Some medical marijuana providers suggest that if you’re growing your own plants at home, you should send samples to a lab to be tested. (Kenney, who grows his own certified organic weed, says it costs about $60 for full-spectrum testing, and he expects that price to go down considerably once retail sales are underway.) Testing will tell you how much THC is in the plant material, Kenney says, and from there, figuring out dosing is a matter of simple math.
Another tip from Kenney for finding a dosing baseline: Buy a packaged cake mix. First, steep a quarter ounce of cannabis in 1 cup of oil on the stovetop for 15 minutes at 240-250 degrees. Strain out the plant material and, following the package instructions, use the infused oil to bake the cake. Each serving should have about 10 mg of THC, or one dose.
“And guess what?” he said. “It tastes really good. You don’t have to pick any weed out of your teeth.”
Pease recommends experimenting and writing down everything, making adjustments to recipes along the way. “And if you’re working with a specific strain (of cannabis), write that down,” she said.
One of the downsides of starting with the plant instead of an infused oil or extract is lingering color and taste, Rosi said.
“If you start from the raw plant matter, your recipe might be very green and have a cannabis flavor which can be very strong,” she said. “I can view that, actually, as potentially a good thing because that would deter any kids from having a bite or being too interested.”
Using cannabis concentrates, which list the THC content on the label, may be a much easier way to go, or buying infused oils, extracts, butters and other products where the math has been done for you. Wellness Connection recently started selling 75-milligram containers of THC-infused sugar for people who like to put a teaspoon in their coffee or tea, and they are also considering making a larger size that will be part of a line of baking products for people to use at home. “We’re trying to make it easy and more formulaic for people to experiment in their kitchen,” Rosi said.
Greg Gould makes his Silverchild Confectionaries edibles at Fork Food Lab in Portland using ingredients from local farms and businesses, such as chocolatier Bixby & Co. Photo by Brianna Lueck
The number of these kitchen-ready products is likely to explode once edibles are truly legal to sell, and they don’t typically smell or taste of cannabis. They can affect texture, Gould says, “but it doesn’t make too much of a difference. I’ve noticed some ganaches come out a little tackier, but that’s it.”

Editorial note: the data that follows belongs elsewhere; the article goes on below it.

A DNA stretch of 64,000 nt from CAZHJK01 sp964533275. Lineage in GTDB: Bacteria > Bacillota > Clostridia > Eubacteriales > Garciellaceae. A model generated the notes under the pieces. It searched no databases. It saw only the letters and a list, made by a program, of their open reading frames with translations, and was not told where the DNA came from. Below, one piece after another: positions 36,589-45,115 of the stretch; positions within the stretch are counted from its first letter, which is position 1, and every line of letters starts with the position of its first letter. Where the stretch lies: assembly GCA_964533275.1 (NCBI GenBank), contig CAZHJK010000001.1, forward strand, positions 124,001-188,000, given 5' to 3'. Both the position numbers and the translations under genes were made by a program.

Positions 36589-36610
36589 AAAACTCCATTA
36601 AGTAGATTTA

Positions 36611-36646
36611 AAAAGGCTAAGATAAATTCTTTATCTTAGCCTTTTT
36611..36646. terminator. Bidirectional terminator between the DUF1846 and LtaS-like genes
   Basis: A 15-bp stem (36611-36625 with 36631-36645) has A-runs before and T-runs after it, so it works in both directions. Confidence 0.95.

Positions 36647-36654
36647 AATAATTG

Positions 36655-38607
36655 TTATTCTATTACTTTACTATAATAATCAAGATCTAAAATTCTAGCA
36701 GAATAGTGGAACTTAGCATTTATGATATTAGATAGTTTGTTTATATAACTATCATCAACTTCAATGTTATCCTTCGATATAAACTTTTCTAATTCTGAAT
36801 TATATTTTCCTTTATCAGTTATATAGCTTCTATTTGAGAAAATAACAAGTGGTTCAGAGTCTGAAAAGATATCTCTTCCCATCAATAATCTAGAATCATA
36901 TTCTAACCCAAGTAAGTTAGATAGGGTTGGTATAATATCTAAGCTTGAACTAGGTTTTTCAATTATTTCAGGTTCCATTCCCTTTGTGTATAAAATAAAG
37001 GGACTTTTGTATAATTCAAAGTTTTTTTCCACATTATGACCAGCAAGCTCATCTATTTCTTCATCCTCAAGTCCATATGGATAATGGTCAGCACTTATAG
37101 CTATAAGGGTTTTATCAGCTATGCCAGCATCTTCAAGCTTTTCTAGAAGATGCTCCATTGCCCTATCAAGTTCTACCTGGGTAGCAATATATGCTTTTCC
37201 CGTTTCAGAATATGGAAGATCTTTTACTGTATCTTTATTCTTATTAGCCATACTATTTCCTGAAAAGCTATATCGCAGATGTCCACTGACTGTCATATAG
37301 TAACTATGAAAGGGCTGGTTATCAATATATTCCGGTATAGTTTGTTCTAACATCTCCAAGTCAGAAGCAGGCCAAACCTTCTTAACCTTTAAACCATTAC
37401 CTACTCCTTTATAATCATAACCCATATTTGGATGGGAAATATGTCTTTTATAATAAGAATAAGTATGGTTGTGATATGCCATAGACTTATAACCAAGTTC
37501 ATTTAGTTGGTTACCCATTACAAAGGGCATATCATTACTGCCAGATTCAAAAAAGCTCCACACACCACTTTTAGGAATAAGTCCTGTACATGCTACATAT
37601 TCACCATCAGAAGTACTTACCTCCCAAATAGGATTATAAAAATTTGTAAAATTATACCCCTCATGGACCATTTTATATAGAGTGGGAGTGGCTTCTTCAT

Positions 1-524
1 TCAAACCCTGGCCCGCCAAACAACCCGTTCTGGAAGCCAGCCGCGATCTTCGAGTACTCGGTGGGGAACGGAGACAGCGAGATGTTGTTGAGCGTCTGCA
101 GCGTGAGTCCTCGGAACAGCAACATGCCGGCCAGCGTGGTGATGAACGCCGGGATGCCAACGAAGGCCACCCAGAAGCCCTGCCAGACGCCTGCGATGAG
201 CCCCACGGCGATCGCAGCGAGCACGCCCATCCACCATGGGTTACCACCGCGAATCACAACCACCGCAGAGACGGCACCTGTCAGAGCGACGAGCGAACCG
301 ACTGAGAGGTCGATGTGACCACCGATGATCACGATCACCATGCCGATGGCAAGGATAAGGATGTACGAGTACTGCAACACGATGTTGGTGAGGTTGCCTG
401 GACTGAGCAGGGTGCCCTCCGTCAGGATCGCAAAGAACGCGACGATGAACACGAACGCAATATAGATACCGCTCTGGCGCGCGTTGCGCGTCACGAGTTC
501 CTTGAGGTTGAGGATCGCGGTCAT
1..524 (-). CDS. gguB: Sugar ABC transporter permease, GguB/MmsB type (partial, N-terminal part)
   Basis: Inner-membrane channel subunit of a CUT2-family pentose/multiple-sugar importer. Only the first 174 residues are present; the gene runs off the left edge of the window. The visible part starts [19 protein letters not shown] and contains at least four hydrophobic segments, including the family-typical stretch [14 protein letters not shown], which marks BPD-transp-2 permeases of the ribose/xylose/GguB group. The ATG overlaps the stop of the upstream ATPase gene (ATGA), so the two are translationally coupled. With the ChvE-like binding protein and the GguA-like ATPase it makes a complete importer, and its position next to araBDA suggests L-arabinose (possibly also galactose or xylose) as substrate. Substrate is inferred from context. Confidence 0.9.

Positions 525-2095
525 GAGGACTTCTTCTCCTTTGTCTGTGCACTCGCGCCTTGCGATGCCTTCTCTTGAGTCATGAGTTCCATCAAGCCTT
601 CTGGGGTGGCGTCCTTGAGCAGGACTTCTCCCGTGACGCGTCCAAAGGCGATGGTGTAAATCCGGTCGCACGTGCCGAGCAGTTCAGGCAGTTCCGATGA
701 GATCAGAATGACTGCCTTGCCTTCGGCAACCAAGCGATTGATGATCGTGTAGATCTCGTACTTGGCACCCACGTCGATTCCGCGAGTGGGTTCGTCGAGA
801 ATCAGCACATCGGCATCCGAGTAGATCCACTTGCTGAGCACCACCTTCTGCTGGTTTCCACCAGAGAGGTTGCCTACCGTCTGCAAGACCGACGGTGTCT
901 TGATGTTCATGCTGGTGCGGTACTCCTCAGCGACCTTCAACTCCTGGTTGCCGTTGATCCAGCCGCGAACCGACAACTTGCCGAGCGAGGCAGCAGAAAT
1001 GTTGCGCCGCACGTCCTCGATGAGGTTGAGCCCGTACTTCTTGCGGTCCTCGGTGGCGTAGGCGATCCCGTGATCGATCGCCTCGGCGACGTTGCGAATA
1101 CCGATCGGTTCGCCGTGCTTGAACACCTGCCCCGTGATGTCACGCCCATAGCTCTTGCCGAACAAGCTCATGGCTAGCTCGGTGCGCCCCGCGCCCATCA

To cook with cannabis, simply replace some of the the oil or butter in a recipe with correctly-dosed, cannabis-infused oil or butter, Gould said. No other changes are necessary.
“You’re just adding an ingredient,” he said. “So instead of adding cumin or soy sauce, you’re adding a little cannabis somewhere in your recipe.”
The only product he’s found that doesn’t work well with cannabis is puff pastry. Pastry made with cannabis-infused butter won’t rise, he said.
As long as whatever you’re making contains some kind of fat for the THC to bind to, “the only limit is your imagination,” said Craig Letowski, kitchen operations coordinator for Wellness Connection’s facility in Gardiner.
The last bit of advice is perhaps the most important. One of the biggest mistakes people make, edibles experts say, is consuming too much cannabis too quickly. That may happen because the THC is not spread homogeneously through a batch of cookie dough or cake batter, say. If the ingredients aren’t mixed well, Rosi said, “you might have one little corner of your brownie pan that is fully potent, and the rest absolutely not. You might be in for a bad experience.”
Also, edibles tend to “kick in” later and last longer than do the effects of smoking pot. So be careful how much you eat when you first start cooking or baking. Less is more.
“It is a very common mistake that people have a bite of an edible and they maybe don’t wait long enough,” Letowski said. “They take a little bit more, and they’re expecting it to set in, and suddenly it’s more than they’re really comfortable with and they’re on that ride for a few hours at least. The thing always to go back to is take your time, start small, go slow, experiment so you can understand the potency that you’re dealing with.”
Or, as Gould puts it: “You can always eat more cookies, but you can’t stop once you’ve taken them.”
Recipe from Greg Gould, owner of Silverchild Confectionaries in Portland. To cook with cannabutter, replace some of the ordinary butter in your recipes with an equal amount of properly-dosed cannabutter. No other changes are necessary. Each tablespoon of cannabutter made with this recipe contains 80 to 100 mg THC.
Yield: Roughly 6 ounces
1/4 ounce cannabis with 15% THC content
1 cup butter
Preheat the oven to 250 degrees. Line a baking pan with parchment paper and place the cannabis on the pan. Bake for 30 minutes. Grind up, or break up, the cannabis.
Put the butter and 1 cup water into a medium saucepan with the cannabis. Bring to a boil, then maintain at a low simmer for 2 hours. Strain the cannabis out of the mixture, preferably with a cheese cloth, into a 16-ounce glass container. Cool the mixture in the refrigerator. The cannabis butter will settle and solidify, and the water can be discarded.